Feeling Part of a Community
Roughly 90 percent of residents strongly or somewhat agree they feel accepted by their community, are treated fairly and that there are opportunities for people in their communities to be successful. About 85 percent agree that they make a difference, while just over 80 percent say they know of at least one community organization that would help with an urgent issue. However, these figures fall off to between 62 and 65 percent when residents are asked whether they are active in their communities or feel like they have a voice in their schools.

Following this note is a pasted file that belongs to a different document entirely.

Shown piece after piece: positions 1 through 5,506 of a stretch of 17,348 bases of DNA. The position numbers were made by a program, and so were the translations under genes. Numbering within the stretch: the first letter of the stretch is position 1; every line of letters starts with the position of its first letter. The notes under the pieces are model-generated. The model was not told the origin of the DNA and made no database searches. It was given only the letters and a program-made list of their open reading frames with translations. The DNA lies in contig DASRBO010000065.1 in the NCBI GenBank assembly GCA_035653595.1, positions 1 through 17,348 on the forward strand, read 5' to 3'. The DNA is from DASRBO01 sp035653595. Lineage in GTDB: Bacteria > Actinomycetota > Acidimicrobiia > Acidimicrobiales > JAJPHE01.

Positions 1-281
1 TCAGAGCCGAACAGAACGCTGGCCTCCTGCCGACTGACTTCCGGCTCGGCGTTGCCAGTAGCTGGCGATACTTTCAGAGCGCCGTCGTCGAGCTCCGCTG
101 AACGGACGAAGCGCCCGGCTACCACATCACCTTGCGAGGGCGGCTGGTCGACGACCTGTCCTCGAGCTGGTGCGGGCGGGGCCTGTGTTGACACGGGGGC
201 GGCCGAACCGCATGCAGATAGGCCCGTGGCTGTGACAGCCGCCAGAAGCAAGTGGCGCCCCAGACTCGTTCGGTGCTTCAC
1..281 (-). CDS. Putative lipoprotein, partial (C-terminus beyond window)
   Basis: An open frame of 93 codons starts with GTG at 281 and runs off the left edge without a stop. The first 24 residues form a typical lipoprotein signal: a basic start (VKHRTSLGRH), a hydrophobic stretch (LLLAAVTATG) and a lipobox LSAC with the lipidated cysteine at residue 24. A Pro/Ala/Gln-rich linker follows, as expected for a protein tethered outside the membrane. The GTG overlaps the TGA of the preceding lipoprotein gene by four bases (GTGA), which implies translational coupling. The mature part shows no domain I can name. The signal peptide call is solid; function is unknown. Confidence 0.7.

Younger adults and older adults are less likely to feel like they are active in their communities. Those with higher incomes and education are more likely to feel like they make a difference, they can get help if needed, they are active and they have a voice in schools. Whites are significantly more likely to feel like they are accepted and treated fairly than blacks. However, the proportion of blacks saying they feel connected to their community increased in all categories except for one (feeling like they make a difference), though the changes were not statistically significant. Latinos, Asians and other minorities experienced the opposite trend, with a smaller proportion saying they felt connected to their community across every category in 2019 compared to 2018. This was especially true for feeling that opportunities exist and that they make a difference, where the declines were statistically significant.